[FOUNTAIN]Can Pornography Be Art?

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[FOUNTAIN]Can Pornography Be Art?

A controversial pornographic art exhibition ran for only three days before the artist closed it. The exhibition, which opened at Gallery Boda in Seoul last Wednesday, was called "High School Girls Pornography 2" and depicted high school girls exposing their genitals. It attracted some 400 spectators, adults only, in that short time, but the artist Choi Kyung-tae, 44, shut it down on Saturday. "I hated that the spectators saw my works only as pornography, ignoring the critical message about our society embodied in them," said Mr. Choi on Sunday. "I felt it was meaningless to continue to show my works." The 30 or so oil paintings of the high school girls removing their underwear and exposing themselves to the viewer forced the spectator into a position of voyeur. The painter formerly pursued "populist art," which flourished in Korea in the early 1980s under the military dictatorship and tried to embed social resistance in more "popular" forms of arts. But, since an exhibition held last year, the artist turned to pornography.

"I tried to satirize myself and others who live in a society where prostitution by high schoolers is prevalent, where we feel sexual curiosity and excitement at these girls' naked bodies," said Mr. Choi. "Our society is a cheap pornographic one. My pictures are the expression of the desperation that comes from living in an era when human life has lost so much value." In fact, the teenage girls in his pictures wear sad, expressionless faces, contradicting their lewd poses. "This is because they are doing it for money even though they don't want to," explained the painter. "I want to paint a world where people live like humans, a world of hope."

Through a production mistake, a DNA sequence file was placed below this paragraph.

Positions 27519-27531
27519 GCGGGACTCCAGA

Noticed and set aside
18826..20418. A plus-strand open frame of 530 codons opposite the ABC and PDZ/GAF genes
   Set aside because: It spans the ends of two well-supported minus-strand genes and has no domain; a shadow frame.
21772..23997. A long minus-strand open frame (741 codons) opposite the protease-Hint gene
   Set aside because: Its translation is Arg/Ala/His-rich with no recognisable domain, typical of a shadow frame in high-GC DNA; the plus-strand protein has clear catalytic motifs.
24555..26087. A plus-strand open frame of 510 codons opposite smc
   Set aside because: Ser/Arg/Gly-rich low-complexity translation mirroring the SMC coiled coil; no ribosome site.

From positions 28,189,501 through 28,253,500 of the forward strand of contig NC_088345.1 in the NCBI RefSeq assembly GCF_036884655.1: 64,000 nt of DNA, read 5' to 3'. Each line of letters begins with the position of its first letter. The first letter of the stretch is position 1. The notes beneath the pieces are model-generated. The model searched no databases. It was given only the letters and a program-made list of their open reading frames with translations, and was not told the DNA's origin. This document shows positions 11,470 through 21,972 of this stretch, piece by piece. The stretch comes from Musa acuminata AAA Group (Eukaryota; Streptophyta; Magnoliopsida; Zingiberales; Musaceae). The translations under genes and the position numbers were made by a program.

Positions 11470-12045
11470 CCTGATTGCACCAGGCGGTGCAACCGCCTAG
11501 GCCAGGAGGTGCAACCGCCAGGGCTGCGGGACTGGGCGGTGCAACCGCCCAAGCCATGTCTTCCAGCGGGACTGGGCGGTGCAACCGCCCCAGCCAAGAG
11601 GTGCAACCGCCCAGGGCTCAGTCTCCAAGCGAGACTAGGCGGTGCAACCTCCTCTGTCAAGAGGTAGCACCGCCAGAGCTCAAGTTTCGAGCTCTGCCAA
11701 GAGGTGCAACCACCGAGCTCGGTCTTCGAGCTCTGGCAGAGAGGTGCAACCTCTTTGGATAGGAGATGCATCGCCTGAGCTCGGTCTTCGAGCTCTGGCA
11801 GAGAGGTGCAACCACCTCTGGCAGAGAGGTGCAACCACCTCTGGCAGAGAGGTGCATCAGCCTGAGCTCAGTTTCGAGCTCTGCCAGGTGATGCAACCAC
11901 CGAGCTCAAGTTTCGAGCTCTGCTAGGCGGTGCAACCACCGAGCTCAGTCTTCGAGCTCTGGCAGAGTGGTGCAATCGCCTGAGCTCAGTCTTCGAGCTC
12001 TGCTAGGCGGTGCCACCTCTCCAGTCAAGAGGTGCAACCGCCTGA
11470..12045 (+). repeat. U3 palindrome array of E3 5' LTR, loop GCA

The whole business reminded me of a painting called "The Origin of the World" (1866) by French realist artist Gustave Courbet (1817-1877). Courbet painted close-up female genitals trembling from sexual pleasure. The painting is considered one of the most shocking nudes in the history of Western art. A wealthy Turkish ambassador to France ordered a picture that could "evoke strong and sensual feelings he could enjoy secretly." The painting is only 55 centimeters by 46 centimeters, but is estimated to be worth some 5 billion won ($3.8 million). Displayed in the Musee d'Orsay, Paris, since 1995, the painting has been one of the museum's most popular works.

While Mr. Choi's works as art hover somewhere between hypocrisy and something better, their motive is always in doubt. Courbet's work is something beyond this. It succeeds in transcending the narrow boundaries of evil and virtue into a true art form.

The writer is deputy culture news editor of the JoongAng Ilbo.

by Cho Hyun-wook

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